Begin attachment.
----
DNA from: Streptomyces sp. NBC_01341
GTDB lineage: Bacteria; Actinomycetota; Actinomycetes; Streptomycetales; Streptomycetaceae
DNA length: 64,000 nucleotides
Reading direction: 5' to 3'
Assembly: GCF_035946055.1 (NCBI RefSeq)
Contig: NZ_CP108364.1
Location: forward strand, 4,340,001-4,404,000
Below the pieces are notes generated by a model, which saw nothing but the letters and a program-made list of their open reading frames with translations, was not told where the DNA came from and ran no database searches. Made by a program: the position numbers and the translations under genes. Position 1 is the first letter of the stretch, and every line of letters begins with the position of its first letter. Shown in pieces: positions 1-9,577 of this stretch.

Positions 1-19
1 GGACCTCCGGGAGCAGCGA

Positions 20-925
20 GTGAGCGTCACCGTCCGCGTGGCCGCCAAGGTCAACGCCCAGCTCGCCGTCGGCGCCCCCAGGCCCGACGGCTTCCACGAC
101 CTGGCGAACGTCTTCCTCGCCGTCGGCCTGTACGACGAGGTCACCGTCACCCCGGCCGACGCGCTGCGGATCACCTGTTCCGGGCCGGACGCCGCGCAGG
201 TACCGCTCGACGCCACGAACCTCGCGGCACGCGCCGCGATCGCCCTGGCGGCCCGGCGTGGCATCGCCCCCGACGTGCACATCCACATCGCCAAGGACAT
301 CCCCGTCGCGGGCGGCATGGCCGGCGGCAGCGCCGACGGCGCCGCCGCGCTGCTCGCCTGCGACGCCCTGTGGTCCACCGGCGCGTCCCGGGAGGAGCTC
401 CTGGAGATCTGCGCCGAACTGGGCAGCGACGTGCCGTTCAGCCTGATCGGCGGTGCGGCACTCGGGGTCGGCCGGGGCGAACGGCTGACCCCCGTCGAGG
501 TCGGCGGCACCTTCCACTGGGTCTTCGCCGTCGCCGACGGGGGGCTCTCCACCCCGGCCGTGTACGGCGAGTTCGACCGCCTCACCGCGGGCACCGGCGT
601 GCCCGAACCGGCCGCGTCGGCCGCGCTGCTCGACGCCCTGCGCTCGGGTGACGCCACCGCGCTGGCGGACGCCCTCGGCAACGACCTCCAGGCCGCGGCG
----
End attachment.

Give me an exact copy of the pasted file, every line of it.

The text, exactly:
DNA from: Streptomyces sp. NBC_01341
GTDB lineage: Bacteria; Actinomycetota; Actinomycetes; Streptomycetales; Streptomycetaceae
DNA length: 64,000 nucleotides
Reading direction: 5' to 3'
Assembly: GCF_035946055.1 (NCBI RefSeq)
Contig: NZ_CP108364.1
Location: forward strand, 4,340,001-4,404,000
Below the pieces are notes generated by a model, which saw nothing but the letters and a program-made list of their open reading frames with translations, was not told where the DNA came from and ran no database searches. Made by a program: the position numbers and the translations under genes. Position 1 is the first letter of the stretch, and every line of letters begins with the position of its first letter. Shown in pieces: positions 1-9,577 of this stretch.

Positions 1-19
1 GGACCTCCGGGAGCAGCGA

Positions 20-925
20 GTGAGCGTCACCGTCCGCGTGGCCGCCAAGGTCAACGCCCAGCTCGCCGTCGGCGCCCCCAGGCCCGACGGCTTCCACGAC
101 CTGGCGAACGTCTTCCTCGCCGTCGGCCTGTACGACGAGGTCACCGTCACCCCGGCCGACGCGCTGCGGATCACCTGTTCCGGGCCGGACGCCGCGCAGG
201 TACCGCTCGACGCCACGAACCTCGCGGCACGCGCCGCGATCGCCCTGGCGGCCCGGCGTGGCATCGCCCCCGACGTGCACATCCACATCGCCAAGGACAT
301 CCCCGTCGCGGGCGGCATGGCCGGCGGCAGCGCCGACGGCGCCGCCGCGCTGCTCGCCTGCGACGCCCTGTGGTCCACCGGCGCGTCCCGGGAGGAGCTC
401 CTGGAGATCTGCGCCGAACTGGGCAGCGACGTGCCGTTCAGCCTGATCGGCGGTGCGGCACTCGGGGTCGGCCGGGGCGAACGGCTGACCCCCGTCGAGG
501 TCGGCGGCACCTTCCACTGGGTCTTCGCCGTCGCCGACGGGGGGCTCTCCACCCCGGCCGTGTACGGCGAGTTCGACCGCCTCACCGCGGGCACCGGCGT
601 GCCCGAACCGGCCGCGTCGGCCGCGCTGCTCGACGCCCTGCGCTCGGGTGACGCCACCGCGCTGGCGGACGCCCTCGGCAACGACCTCCAGGCCGCGGCG